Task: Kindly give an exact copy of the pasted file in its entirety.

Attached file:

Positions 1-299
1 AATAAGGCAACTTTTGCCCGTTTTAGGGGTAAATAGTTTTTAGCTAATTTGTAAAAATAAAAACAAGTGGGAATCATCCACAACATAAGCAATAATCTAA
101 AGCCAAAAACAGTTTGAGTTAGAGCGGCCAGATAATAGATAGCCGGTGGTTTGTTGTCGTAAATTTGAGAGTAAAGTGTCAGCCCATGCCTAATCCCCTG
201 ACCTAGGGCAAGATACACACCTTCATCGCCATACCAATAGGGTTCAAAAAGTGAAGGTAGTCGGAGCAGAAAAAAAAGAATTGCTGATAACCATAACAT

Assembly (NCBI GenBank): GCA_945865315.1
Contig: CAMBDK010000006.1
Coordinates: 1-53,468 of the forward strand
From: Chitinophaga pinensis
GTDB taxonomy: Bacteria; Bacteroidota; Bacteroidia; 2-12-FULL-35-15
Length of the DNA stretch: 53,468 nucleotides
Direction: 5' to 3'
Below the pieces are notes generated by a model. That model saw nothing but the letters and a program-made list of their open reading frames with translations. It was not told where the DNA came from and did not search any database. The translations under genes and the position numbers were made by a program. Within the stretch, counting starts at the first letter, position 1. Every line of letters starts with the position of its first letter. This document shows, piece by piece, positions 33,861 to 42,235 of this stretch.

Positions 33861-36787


Positions 1-299
1 AATAAGGCAACTTTTGCCCGTTTTAGGGGTAAATAGTTTTTAGCTAATTTGTAAAAATAAAAACAAGTGGGAATCATCCACAACATAAGCAATAATCTAA
101 AGCCAAAAACAGTTTGAGTTAGAGCGGCCAGATAATAGATAGCCGGTGGTTTGTTGTCGTAAATTTGAGAGTAAAGTGTCAGCCCATGCCTAATCCCCTG
201 ACCTAGGGCAAGATACACACCTTCATCGCCATACCAATAGGGTTCAAAAAGTGAAGGTAGTCGGAGCAGAAAAAAAAGAATTGCTGATAACCATAACAT

Assembly (NCBI GenBank): GCA_945865315.1
Contig: CAMBDK010000006.1
Coordinates: 1-53,468 of the forward strand
From: Chitinophaga pinensis
GTDB taxonomy: Bacteria; Bacteroidota; Bacteroidia; 2-12-FULL-35-15
Length of the DNA stretch: 53,468 nucleotides
Direction: 5' to 3'
Below the pieces are notes generated by a model. That model saw nothing but the letters and a program-made list of their open reading frames with translations. It was not told where the DNA came from and did not search any database. The translations under genes and the position numbers were made by a program. Within the stretch, counting starts at the first letter, position 1. Every line of letters starts with the position of its first letter. This document shows, piece by piece, positions 33,861 to 42,235 of this stretch.

Positions 33861-36787